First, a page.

You know those project in your life that seem to always be there and never really make progress? I seem to have many of these. There are things that I have either procrastinated on or that seem to mount faster than I can keep up with them. There are also are those project that are never urgent, but simply things I’d like to have behind me. These include things like:
- Clean out the basement
- File all my old sermons
- Clean out my “Bacn” email folder
- Go through my old school files
- Get everything together for taxes
- Cleaning out my email, facebook or twitter inbox
And the list goes on and on. So a few months I decided that if I were to give some of these project even just 10 minutes a day I would eventually get them behind me. I wasn’t sure if this would only prolong things more, or if it would actually “move the ball down the field,” so to speak. So I gave it a try. I gave about 5 or 6 projects 10 minutes a day. For a total investment of no more than an hour a day, I was touching projects I’d avoided for months.
The results have been fascinating. Nothing is getting done quickly, yet nonetheless things are getting done that otherwise were not even progressing. I’ve loved watching some of these projects fall off my todo list, one small step at a time.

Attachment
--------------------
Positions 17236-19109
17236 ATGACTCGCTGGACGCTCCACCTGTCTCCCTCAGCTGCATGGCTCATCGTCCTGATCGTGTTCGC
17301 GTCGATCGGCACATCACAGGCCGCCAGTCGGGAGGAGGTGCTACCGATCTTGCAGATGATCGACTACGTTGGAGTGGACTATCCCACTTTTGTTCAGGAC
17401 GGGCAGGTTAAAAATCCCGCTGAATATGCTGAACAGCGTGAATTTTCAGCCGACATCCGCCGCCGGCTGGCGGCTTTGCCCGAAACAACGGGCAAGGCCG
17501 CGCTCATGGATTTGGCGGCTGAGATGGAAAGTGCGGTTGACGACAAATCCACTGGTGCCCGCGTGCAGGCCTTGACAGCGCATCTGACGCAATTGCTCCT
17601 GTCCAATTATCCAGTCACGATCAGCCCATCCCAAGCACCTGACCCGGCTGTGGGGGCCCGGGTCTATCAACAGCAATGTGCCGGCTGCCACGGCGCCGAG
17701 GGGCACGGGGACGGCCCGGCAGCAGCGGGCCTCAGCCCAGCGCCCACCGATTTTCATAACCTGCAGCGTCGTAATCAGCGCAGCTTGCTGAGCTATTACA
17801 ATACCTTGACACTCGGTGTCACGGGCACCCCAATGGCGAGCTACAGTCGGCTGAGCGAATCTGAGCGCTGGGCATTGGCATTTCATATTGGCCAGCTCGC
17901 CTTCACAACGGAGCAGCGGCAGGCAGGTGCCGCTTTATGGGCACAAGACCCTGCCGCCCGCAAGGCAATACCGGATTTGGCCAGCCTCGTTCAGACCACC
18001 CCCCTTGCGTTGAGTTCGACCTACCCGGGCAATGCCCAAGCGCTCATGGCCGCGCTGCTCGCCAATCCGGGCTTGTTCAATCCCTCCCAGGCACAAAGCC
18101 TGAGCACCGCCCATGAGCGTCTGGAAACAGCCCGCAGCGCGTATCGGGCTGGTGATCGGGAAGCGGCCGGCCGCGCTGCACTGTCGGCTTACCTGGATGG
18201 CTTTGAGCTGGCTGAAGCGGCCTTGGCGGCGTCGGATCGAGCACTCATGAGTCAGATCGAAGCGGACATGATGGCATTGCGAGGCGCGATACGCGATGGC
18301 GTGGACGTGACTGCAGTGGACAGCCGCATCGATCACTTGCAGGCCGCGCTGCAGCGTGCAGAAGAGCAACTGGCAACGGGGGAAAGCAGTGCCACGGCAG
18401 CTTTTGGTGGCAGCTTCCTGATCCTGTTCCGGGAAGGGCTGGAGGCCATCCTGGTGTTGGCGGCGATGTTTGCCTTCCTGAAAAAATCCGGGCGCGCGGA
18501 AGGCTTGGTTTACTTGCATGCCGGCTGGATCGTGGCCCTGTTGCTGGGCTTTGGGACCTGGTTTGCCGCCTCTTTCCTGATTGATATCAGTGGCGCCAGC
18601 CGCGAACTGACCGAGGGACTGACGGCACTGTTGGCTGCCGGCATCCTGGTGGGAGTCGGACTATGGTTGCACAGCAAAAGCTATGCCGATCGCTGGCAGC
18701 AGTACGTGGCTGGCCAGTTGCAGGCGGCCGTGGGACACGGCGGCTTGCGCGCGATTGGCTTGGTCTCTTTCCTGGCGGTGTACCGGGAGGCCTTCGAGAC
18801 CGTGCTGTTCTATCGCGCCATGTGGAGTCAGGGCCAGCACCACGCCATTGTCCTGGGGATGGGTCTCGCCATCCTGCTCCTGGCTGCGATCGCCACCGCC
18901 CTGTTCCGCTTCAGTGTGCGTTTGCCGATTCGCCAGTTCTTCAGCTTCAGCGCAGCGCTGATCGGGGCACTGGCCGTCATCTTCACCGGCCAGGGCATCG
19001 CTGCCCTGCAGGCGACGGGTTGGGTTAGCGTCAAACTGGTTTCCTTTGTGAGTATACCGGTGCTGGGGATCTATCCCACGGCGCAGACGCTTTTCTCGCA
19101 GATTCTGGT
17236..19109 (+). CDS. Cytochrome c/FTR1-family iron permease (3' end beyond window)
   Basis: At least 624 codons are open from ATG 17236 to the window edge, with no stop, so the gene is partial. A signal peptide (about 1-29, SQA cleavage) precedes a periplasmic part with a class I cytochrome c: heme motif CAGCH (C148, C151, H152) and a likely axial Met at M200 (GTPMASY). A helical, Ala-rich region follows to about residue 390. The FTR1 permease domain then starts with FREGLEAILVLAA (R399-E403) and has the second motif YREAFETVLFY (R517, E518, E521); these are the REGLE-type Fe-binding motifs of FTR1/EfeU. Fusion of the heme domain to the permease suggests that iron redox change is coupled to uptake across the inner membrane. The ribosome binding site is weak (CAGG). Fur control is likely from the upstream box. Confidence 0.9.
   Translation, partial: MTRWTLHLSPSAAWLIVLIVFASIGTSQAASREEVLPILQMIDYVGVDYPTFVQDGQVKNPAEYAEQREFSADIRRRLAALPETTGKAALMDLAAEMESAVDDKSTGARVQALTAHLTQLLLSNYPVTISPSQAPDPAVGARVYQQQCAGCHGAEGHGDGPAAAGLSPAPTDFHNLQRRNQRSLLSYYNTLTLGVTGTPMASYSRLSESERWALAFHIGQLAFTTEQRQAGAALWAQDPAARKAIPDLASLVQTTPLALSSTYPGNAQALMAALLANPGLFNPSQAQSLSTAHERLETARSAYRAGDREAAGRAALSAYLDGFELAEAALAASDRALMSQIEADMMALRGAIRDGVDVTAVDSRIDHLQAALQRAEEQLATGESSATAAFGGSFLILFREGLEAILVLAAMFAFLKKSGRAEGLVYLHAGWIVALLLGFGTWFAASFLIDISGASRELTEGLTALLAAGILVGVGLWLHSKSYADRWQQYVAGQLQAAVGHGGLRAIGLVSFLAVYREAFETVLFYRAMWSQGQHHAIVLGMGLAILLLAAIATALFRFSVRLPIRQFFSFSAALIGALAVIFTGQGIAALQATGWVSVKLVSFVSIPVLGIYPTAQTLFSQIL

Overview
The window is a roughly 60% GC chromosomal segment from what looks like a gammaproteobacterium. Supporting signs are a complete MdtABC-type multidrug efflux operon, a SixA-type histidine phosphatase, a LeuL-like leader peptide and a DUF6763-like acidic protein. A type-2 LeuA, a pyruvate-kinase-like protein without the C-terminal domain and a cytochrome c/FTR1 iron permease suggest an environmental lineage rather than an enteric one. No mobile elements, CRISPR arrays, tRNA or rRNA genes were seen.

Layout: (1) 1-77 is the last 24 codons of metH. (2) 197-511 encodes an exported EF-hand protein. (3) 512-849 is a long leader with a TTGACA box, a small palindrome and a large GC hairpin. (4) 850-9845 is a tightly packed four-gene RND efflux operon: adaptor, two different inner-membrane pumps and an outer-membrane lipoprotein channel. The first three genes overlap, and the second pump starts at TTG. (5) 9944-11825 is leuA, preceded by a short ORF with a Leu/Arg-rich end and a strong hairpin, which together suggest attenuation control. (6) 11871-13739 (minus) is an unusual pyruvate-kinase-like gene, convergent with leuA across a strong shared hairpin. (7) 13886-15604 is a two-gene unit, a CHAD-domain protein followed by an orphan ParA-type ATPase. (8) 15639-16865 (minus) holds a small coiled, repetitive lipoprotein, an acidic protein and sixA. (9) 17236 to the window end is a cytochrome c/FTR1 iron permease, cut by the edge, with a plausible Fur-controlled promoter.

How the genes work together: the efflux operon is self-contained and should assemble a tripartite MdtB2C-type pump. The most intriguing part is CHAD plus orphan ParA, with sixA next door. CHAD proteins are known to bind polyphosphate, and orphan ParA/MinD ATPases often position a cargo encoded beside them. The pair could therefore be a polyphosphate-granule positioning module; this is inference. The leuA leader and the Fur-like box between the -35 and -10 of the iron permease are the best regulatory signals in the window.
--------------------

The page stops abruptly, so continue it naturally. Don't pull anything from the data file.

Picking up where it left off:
Here are some things that have helped me discover the power of the 10 minute task:
1. I use a 10 minute timer. I have one in my phone, iPad, and a little kitchen timer that I’ll carry around if needed. Having the timer has motivated me to work hard at tasks for ten minutes that I could otherwise care less about.
2. I keep a list of projects that I’d like to give 10 minutes of work a day. Then I highlight 5-8 of them that I want to touch first. I try to stay confined to only given the selected project the 10 minutes a day for a period of a month or so. I find that as I see the progress over a few consecutive days I get more motivated to accomplish the tasks.
3. I don’t cheat – I only give each one 10 minutes. Sometimes I get going and want to work on something for a bit longer. However, I’ve found that even though I may be motivated at the end of 10 minutes, if I give it too much time I won’t want to touch it again for a long time.
4. I try to make a clear (and easy) place to start again the next time. This may mean that I have to write a note about where I left off or get something to a certain point where I know it will be easy to dive in for another 10 minutes next time.
5. I don’t (usually) do all my “10 minute tasks” in one consecutive setting. I slip them in at all points of my day to give me a break on other larger projects. This helps me have a sense of accomplishment all through out the day.
By allotting this time for the projects each day I am also relieved of the stress of “What I should/could be doing.” When I know that I’ve at least touched those looming projects hanging over my head, I am more at ease to touch the urgent things I need to handle in my daily life.
Don’t underestimate the power of the 10 minute task!